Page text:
Welcome to my stop of the blog tour for The Horse’s Arse with a guest post from the author and an excerpt from the book.
Birth of the hero of The Horse’s Arse
If you’ve ever edited a specialist magazine you’ll know it’s a hamster wheel you can never get off. Round and round it goes – planning, commissioning, writing, editing, designing – often leaving the editor no time to pursue the specialism that got them the job in the first place. From 1994-99 I edited Artists & Illustrators magazine, and during those five years I went to fewer exhibitions and private views than at any other time in my life, being usually chained to my desk at private view time. But one exhibition I made an exception for. An invitation card arrived with a painting of the Thames at Wapping that I had to see. No other artist I knew of was painting like this, and I decided to go along and ask him for an interview.
At the crowded private view in a warehouse in Clink Street – where people were, unusually, mostly looking at the pictures – I asked to be introduced to the artist. The man I met was not at all what I’d been expecting. I knew he was in his 60s and had expected a distinguished white-haired painter, but this man had multicoloured, badly dyed hair and aqua-coloured trousers. Still, there was no doubt that he had painted these extraordinary pictures. When he happened to mention that he ran an art class, I joined it.
The class was a revelation. He became a close friend and I followed his classes to different venues for two to three years until he was diagnosed with cancer and could no longer teach. When he was terminally ill in the Middlesex Hospital, I visited one day to find his bed had been stripped. A nurse informed me that he had died a couple of hours before. The old Middlesex Hospital had a beautiful chapel gifted by the singer Kathleen Ferrier, and I stopped there on the way out. I was sitting in a pew when something very strange happened: I heard him laughing.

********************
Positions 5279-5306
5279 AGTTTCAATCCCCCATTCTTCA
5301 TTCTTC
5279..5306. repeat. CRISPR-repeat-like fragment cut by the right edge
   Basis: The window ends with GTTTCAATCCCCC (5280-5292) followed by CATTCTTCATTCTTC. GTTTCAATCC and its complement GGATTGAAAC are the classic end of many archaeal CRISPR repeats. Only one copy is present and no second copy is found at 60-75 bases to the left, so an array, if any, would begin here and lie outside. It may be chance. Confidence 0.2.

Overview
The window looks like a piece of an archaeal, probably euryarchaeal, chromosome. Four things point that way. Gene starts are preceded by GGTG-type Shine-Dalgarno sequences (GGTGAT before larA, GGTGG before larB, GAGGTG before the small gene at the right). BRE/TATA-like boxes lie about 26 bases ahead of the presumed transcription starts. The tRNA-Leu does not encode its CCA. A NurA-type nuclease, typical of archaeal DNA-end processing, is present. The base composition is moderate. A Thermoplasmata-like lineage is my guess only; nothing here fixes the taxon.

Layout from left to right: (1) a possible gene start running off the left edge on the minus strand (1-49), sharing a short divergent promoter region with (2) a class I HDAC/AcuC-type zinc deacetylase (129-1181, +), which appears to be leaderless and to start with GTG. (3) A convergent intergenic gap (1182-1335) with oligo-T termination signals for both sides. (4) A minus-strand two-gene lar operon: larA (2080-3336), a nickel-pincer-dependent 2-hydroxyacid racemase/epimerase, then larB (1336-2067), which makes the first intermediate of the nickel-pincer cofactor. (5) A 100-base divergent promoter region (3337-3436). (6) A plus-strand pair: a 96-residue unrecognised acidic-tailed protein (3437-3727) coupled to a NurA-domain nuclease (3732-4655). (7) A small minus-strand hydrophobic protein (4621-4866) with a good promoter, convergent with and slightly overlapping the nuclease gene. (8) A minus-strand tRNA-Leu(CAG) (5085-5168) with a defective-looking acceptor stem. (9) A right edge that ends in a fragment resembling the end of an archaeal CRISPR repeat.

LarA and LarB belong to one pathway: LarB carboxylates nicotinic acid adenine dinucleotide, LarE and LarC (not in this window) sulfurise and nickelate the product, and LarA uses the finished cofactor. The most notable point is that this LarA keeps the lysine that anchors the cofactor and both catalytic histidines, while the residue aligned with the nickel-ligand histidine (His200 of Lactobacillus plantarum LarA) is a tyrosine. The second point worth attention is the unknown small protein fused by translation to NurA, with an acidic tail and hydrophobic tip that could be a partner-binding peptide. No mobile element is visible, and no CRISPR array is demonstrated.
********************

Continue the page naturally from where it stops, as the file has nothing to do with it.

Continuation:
Fast forward 10 years and I’m a freelance art critic on a different hamster wheel – less regular, jerkier but still draining. I decide to introduce some fun into my life by writing a satirical novel about the art world. The model for my hero was an obvious choice, and I’m sure he would be recognisable to anyone who knew him from his appearance, his sayings, and his approach to painting. He is literally drawn from life. Everything that happens around him is made up, but the reactions to what happens would, I hope, have been his.
What sort of man is Patrick Phelan? He’s a distinct individual, but also a typical artist – an artist everyman. Like most committed artists, he’s profoundly selfish but only when it comes to his art, which nothing can be allowed to interfere with. He’s completely uninterested in commercial success, so long as he has enough money to live. What he longs for, though, is recognition. He wants his work to be seen, especially his major work: the series of monumental paintings of The Seven Seals from Revelation to which he has devoted half his life.
Divorce is an occupational hazard for an artist like Phelan, and its guilt about not supporting his ex-wife that gets him unwittingly involved in a forgery scam dreamt up by the wheeler-dealer son he neglected as a child. Pat is naïve not because he’s stupid, but because his mind is always on other things – either art or women. Despite his gammy hips, he’s vain about his appearance and refuses to tell anyone his age. He dyes his hair and wears charity shop clothes in the sorts of bright colours you’d expect to find on a beach bum rather than an artist: a plumage to satisfy his love of colour and attract the girls.